Real Guidelines for Pastoral Care

You may recall that the Catholic bishops of the U.S. issued a document last year (November 2006) entitled, “Ministry to Persons with a Homosexual Inclination: Guidelines for Pastoral Care.” The document was not well-received, most especially because of the patronizing process by which these guidelines were developed — a process which excluded the very people it claimed to be about.

In response, the gay Catholic group DignityUSA has produced its own “Letter on the Pastoral Care of Lesbian, Gay, Bisexual and Transgender (LGBT) People 2007.” Though not yet published on its Web site, the brief letter should be read by every bishop, priest, deacon and pastoral minister.

I found the following paragraph particularly well-written, addressing head-on one of the main objections often heard by those who “don’t believe in homosexuality”:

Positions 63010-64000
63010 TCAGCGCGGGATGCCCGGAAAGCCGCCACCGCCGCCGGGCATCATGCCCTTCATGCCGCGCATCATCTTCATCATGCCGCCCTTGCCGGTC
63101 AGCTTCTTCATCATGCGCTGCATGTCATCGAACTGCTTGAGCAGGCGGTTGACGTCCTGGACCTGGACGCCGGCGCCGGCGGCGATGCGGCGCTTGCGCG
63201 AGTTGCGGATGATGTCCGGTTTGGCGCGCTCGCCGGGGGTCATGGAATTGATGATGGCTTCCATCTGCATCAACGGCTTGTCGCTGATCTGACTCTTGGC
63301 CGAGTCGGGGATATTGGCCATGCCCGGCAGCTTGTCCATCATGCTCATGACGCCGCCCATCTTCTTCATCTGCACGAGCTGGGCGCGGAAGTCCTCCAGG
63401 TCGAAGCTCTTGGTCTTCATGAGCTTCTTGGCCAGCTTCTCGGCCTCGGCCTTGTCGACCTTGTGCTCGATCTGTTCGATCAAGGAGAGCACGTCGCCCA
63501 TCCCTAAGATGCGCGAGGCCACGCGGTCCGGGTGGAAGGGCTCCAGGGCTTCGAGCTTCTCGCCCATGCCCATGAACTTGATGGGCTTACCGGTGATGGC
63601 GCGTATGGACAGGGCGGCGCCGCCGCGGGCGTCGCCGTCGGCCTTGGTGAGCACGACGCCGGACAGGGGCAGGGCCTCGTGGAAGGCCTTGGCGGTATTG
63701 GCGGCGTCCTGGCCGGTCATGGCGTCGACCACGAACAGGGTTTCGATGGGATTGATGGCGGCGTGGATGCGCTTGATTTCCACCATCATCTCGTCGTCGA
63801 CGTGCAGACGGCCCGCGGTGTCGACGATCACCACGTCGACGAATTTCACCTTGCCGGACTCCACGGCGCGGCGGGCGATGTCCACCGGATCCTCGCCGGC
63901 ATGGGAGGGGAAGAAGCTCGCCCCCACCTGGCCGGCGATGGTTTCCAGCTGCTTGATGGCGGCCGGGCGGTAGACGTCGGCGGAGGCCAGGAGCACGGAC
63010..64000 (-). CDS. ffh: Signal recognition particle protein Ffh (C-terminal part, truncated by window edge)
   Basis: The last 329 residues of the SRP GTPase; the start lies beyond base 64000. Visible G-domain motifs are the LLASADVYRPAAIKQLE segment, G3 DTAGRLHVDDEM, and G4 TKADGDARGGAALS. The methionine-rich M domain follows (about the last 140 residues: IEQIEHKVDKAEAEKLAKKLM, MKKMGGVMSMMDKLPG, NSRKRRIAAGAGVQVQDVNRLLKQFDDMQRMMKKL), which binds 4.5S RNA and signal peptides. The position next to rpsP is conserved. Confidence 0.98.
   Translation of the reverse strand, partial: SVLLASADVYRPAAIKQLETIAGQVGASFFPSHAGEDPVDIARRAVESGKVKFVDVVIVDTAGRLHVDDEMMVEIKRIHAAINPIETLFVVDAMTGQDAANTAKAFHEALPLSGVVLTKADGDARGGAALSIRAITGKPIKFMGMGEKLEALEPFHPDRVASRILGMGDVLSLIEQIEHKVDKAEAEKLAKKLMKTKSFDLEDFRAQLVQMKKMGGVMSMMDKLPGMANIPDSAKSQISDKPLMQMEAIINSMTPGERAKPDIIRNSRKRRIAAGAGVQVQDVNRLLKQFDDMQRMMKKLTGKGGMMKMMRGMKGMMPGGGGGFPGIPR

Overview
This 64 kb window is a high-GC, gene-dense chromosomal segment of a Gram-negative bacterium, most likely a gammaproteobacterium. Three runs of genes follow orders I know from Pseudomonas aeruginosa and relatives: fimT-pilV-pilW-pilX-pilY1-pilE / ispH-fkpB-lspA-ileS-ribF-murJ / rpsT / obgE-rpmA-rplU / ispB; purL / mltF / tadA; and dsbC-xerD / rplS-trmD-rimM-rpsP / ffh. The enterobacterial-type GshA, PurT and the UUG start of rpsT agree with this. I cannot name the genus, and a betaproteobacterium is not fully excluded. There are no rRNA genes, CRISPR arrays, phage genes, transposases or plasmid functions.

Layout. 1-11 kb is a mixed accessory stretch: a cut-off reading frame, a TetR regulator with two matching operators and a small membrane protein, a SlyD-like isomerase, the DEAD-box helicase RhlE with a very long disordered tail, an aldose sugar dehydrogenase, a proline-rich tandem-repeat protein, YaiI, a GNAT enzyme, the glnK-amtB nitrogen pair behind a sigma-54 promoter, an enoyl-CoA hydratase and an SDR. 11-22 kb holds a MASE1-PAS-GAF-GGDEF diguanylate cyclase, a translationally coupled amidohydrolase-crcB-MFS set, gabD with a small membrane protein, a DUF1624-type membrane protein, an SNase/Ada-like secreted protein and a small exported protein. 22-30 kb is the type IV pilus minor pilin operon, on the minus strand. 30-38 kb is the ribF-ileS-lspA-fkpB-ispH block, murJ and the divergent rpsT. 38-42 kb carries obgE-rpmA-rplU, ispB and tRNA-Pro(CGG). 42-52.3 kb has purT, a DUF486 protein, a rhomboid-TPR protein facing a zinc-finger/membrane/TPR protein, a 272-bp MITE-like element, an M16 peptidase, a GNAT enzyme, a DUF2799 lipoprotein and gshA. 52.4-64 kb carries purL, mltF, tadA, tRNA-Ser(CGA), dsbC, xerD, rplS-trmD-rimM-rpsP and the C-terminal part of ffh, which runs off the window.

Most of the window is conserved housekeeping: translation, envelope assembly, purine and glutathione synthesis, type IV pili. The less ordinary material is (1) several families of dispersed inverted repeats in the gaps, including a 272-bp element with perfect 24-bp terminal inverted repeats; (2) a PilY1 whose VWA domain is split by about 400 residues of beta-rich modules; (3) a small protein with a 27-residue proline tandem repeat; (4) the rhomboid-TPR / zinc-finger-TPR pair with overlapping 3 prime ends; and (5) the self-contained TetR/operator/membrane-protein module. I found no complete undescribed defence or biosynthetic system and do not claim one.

“A revised theology of sexuality must acknowledge that many intimate relationships express unitive love, even in the absence of possible procreation. This must be affirmed as an expression of divine love. The church has long acknowledged that one of the primary functions of the sexual relationship within marriage is the unitive function, which facilitates the development of a bond of love and intimacy between partners. Furthermore, the church sanctions marriage between men and women who have no possibility of procreating, whether by reason of age or infertility. Sexually intimate relationships between same-gender couples must be affirmed as having the same potential for holiness as those between opposite-gender married couples. Guidelines for ethical expression of sexuality are welcome, to the extent that they promote respect, freedom from exploitation, honesty and mature love between partners. It is critical for church ministers, counselors and religious professionals to receive training and theological updating regarding the nature, purpose and development of the sexual relationships of LGBT people.”

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